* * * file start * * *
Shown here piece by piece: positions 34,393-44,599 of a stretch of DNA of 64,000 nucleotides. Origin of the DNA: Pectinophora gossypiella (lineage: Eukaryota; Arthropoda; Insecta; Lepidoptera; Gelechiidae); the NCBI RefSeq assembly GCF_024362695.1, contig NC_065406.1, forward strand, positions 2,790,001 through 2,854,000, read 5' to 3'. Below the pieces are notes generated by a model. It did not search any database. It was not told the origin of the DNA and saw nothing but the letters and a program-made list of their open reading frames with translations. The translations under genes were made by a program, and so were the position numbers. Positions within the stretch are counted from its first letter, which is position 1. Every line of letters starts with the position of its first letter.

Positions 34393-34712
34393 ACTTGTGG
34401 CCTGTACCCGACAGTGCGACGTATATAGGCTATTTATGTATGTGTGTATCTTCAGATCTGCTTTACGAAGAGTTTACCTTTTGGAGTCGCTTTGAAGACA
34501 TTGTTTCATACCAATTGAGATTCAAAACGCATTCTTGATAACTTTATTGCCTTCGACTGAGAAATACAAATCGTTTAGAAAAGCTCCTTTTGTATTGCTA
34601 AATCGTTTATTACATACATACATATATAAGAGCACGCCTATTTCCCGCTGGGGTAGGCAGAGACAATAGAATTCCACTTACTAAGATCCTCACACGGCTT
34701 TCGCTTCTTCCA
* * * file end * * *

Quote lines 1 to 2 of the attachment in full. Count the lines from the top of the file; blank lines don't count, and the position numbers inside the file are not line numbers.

Shown here piece by piece: positions 34,393-44,599 of a stretch of DNA of 64,000 nucleotides. Origin of the DNA: Pectinophora gossypiella (lineage: Eukaryota; Arthropoda; Insecta; Lepidoptera; Gelechiidae); the NCBI RefSeq assembly GCF_024362695.1, contig NC_065406.1, forward strand, positions 2,790,001 through 2,854,000, read 5' to 3'. Below the pieces are notes generated by a model. It did not search any database. It was not told the origin of the DNA and saw nothing but the letters and a program-made list of their open reading frames with translations. The translations under genes were made by a program, and so were the position numbers. Positions within the stretch are counted from its first letter, which is position 1. Every line of letters starts with the position of its first letter.

Positions 34393-34712